Responsibility of Medical Journals in Addressing Racism in Health Care

Gbenga Ogedegbe
2020 JAMA Network Open  
Racism, as a health, public health, and health care issue has received important attention in recent medical journals. 1-3 However, while racial and ethnic health disparities have been the subject of research for decades, racism has received comparatively little attention in research published in medical journals. Recent protests across the US and beyond in response to the horrific death of George Floyd, an unarmed Black man, at the hands of a police officer in Minneapolis, have drawn renewed
more » ... tention to the consequences of systemic racism on the health of Black, Hispanic, indigenous, and other people of color. Defined as a "system of structures, policies, practices, and norms that construct opportunities and assigns values based on one's phenotype," 4 racism was identified 30 years ago as an underlying cause of health inequities. 5 Since then, the role of structural pillars of racism such as employment discrimination, mass incarceration, redlining, substandard public education, exposure to environmental hazards, differential treatment in health care settings, and poor access to quality health care have been extensively documented as social determinants of health. These structural pillars of racism foster an insidious and pervasive environment that promotes the persisting racial gap in morbidity and mortality. Given this context, it is important to reassess the role of medical journals in addressing the health effects of systemic racism.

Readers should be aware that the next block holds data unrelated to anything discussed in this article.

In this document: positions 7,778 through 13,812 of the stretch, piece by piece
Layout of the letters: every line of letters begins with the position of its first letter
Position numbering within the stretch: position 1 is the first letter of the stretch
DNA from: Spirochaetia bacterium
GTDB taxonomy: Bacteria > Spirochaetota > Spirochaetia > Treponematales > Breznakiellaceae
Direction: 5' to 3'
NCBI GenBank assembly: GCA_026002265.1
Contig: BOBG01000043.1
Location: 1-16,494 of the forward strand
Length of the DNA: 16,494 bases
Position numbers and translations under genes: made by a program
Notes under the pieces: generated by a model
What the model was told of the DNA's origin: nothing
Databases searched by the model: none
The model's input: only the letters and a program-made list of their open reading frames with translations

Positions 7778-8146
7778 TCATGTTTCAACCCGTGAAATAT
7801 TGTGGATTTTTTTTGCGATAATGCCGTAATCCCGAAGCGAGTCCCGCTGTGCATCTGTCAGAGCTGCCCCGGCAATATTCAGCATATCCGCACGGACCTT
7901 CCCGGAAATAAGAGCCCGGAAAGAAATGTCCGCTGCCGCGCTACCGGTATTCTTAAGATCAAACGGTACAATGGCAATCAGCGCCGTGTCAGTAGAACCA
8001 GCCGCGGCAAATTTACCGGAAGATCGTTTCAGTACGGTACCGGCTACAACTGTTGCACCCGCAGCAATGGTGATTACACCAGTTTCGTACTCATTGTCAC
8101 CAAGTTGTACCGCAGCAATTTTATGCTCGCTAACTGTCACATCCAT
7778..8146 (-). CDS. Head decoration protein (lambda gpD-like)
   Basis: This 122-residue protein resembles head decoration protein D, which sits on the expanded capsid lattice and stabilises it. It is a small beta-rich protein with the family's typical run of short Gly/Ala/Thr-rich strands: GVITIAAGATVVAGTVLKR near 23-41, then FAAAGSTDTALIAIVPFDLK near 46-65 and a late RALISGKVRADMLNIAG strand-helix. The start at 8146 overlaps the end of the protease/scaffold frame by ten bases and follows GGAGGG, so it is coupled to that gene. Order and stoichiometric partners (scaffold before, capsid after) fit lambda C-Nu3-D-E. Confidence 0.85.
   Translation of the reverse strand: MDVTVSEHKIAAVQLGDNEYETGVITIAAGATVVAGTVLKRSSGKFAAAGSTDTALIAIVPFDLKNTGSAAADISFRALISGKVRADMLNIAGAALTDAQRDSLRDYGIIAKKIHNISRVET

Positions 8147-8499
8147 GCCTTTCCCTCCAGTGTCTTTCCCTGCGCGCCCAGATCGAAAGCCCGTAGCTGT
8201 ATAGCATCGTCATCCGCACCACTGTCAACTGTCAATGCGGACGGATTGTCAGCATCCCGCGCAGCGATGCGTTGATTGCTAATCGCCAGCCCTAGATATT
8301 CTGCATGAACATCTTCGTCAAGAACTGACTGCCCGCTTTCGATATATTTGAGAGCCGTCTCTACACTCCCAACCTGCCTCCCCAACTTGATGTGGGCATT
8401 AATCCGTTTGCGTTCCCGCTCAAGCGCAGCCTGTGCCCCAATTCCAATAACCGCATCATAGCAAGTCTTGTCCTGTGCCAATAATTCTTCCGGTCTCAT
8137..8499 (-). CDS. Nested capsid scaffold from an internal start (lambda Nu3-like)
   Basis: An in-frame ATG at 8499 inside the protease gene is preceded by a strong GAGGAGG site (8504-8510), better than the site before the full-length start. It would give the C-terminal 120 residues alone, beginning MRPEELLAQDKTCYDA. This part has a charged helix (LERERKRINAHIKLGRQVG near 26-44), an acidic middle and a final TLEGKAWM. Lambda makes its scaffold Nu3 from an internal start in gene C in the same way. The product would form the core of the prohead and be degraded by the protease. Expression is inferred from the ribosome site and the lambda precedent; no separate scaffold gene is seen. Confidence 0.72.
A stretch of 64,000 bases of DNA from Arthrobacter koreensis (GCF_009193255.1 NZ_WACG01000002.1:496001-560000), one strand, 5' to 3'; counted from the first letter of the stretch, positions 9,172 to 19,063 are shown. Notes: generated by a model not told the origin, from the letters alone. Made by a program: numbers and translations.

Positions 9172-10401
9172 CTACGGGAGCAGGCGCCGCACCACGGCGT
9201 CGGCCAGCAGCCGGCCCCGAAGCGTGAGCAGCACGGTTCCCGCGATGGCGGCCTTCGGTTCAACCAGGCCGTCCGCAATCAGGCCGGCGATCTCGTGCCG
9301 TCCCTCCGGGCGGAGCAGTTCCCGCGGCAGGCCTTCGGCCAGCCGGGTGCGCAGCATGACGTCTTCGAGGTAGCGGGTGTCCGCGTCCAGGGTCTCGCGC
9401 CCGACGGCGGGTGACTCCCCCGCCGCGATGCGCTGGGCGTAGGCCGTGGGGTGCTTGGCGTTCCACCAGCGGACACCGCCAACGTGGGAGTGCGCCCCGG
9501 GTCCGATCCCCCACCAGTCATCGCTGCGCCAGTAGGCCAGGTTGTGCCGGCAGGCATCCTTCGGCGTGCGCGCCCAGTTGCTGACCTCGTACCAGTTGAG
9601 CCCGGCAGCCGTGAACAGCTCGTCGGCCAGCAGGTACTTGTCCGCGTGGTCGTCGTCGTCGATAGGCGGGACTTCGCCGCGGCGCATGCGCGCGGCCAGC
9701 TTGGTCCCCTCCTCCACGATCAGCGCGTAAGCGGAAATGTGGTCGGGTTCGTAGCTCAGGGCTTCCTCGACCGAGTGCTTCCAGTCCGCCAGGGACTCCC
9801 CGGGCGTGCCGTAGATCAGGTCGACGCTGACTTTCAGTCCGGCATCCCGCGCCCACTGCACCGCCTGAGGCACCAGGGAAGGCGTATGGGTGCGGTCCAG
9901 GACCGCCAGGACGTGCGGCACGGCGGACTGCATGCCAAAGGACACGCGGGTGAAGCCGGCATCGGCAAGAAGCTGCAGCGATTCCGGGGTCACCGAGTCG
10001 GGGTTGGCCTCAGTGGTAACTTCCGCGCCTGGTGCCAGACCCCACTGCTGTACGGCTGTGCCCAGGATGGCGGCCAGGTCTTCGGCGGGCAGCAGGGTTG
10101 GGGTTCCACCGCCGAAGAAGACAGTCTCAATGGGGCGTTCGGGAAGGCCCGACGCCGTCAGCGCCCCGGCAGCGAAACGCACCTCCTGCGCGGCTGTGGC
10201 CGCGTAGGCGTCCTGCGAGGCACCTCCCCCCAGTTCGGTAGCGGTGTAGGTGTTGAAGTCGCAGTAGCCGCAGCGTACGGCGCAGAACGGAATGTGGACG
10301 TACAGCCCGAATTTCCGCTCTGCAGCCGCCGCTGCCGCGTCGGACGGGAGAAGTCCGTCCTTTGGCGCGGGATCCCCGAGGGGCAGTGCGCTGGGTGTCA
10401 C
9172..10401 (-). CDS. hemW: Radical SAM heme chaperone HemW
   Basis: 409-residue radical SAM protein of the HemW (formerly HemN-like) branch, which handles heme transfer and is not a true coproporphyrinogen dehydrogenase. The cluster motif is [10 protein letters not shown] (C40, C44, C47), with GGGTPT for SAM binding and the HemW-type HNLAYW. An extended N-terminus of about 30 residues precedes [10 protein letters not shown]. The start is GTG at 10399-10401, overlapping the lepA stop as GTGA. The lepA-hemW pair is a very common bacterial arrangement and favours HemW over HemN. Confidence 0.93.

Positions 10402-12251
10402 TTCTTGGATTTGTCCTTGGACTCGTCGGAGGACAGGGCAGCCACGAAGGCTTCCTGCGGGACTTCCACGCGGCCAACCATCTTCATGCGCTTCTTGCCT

doi:10.1001/jamanetworkopen.2020.16531 pmid:32816027 fatcat:pi6377qufje6tkfo3cnrkxr47a